A Farewell to Arms Chapter 9
The road is screened with vegetation and Fred can see the Austrian observation balloons. He gets his orders from the major. Nearby, a bridge is to be built for the soldiers to cross. Fred is promised decoration if it is successful. He drinks rum with the major and other officers and then returns and shares cheap cigarettes with his drivers. They are worried about driving the trucks during combat, but they are more concerned about when they are going to eat and whether or not it will be before the battle. Fred discovers that a stew will be brought around. Manera says he hoped it would come before the bombing started. They smoke in their dugout and talk about the battle making distinctions of valor based on regional ethnicity. This region is foolish, these people are cowards, etc. They talk about the conflict and the drivers speak irreverently of the government, but Fred doesn't mind. One of the drivers, Passini, suggests that they stop fighting altogether. Fred replies:
"I believe we should get the war over. . .It would not finish if one side stopped fighting. It would only be worse if we stopped fighting." Chapter 9, pg. 49
They continue to discuss war and Fred says that defeat is the only thing worse than war. Passini doesn't agree and thinks that everyone should defend their own home because there is nothing as bad as war, and there is no end to it. According to Passini: "War is not won by victory." Chapter 9, pg. 50 Fred calls him an orator, but Passini says that he merely thinks and reads. He blames war on the upper class. Manera cautions him to stop. Most of the men in the dugout think that the war is useless and cannot be won. It is dark outside as searchlights scan the mountains. The attack is at first delayed, but then begins. The sound of gun shell bursts is nearby. Fred runs and gets some pasta shells and cheese to feed his drivers from the officers' tent where the major has already begun to tend to the wounded.
He makes it back to the dugout and shares the food. Fred does not need to mention how strange it is that they sit down to eat a meal while the shells explode around them. The war rages on, but the fundamental aspects of life must continue. They wash the meal down with some spoiled wine and talk a lot about what sort of guns might be in use.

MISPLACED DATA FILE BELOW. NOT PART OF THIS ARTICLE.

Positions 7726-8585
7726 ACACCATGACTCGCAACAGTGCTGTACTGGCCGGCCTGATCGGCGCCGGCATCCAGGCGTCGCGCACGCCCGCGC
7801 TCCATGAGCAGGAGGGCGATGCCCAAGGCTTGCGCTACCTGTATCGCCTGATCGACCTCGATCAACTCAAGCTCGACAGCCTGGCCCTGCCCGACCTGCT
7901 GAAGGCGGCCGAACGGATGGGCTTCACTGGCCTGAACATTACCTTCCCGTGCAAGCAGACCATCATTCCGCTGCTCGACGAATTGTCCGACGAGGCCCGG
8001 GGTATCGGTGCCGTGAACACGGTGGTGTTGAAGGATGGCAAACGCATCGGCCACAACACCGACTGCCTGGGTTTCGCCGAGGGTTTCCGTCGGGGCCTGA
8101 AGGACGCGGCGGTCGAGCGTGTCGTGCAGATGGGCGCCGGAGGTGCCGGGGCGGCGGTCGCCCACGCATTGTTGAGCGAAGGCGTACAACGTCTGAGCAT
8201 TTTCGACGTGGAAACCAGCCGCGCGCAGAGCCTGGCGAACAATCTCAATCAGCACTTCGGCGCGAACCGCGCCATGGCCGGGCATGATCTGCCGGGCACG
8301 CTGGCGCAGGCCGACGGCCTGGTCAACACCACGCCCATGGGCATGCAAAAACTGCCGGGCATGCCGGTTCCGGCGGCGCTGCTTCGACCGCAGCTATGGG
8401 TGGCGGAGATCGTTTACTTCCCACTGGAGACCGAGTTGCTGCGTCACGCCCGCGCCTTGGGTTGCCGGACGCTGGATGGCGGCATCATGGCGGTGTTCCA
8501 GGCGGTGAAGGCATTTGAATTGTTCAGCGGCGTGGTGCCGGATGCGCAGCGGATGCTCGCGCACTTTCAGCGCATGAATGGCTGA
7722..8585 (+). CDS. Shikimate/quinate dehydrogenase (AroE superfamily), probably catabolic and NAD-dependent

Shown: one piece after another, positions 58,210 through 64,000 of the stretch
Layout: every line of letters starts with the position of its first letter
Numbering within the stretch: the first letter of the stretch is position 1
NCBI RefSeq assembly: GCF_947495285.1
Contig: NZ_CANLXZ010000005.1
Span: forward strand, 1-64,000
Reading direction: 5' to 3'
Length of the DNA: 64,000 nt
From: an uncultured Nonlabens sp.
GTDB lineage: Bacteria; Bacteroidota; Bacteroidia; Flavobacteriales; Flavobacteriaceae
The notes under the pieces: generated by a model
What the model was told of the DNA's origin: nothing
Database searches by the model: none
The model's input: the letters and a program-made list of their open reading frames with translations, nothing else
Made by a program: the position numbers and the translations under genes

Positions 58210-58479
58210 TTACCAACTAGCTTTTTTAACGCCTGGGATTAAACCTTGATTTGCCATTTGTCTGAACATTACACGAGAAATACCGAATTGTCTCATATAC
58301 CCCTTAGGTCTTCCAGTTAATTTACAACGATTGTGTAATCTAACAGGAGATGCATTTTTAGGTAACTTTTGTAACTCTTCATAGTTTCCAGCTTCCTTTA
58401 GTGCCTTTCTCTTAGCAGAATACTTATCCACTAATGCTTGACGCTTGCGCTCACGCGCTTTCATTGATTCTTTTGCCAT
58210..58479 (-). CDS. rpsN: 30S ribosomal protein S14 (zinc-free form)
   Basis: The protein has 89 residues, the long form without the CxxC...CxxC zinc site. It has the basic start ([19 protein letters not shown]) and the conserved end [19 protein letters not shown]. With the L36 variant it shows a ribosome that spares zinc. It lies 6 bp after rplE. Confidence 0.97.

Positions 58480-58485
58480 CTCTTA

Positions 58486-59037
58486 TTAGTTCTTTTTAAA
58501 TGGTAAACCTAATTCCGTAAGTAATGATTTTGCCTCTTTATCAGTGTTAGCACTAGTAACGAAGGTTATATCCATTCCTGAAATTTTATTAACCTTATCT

"I ate the end of my piece of cheese and took a swallow of wine. Through the other noise I heard a cough, then came the chuh-chuh-chuh-chuh- then there was a flash, as when a blast-furnace door is swung open, and a roar that started white and went red and on and on in a rushing wind." Chapter 9, pg. 54
After the shell hits, there is chaos. He tries to put a tourniquet on Passini's legs but Passini is soon dead. Fred looks around for others as he realizes that he himself is badly wounded in the knees. Some men come to help him and he hears that Manera is all right. They drop Fred once and take him to where the wounded and dead are separated. There is chaos everywhere. There is so much dirt and debris in his knee that there is no hemorrhaging. A British man comes over to him and offers a cigarette. Fred gives the command of his cars over to the British man, Gordini, who is wounded in the shoulder and head.
As they go to the surgeon's tent, the British man exaggerates Fred's importance, calling him the only son of the U.S. ambassador and the son of President Wilson. Fred is wounded badly with "multiple superficial wounds of the left and right thigh and left and right knee and right foot. Profound wounds of right knee and foot." Chapter 9, pg. 59. He also sustained a head injury. The major talks to him and gives him brandy, but then takes it back because his skull might be fractured. He says that Fred will survive and sends him on his way to a camp hospital. In the ambulance the man in the bunk above him is hemorrhaging and the blood drips down on him. He passes out.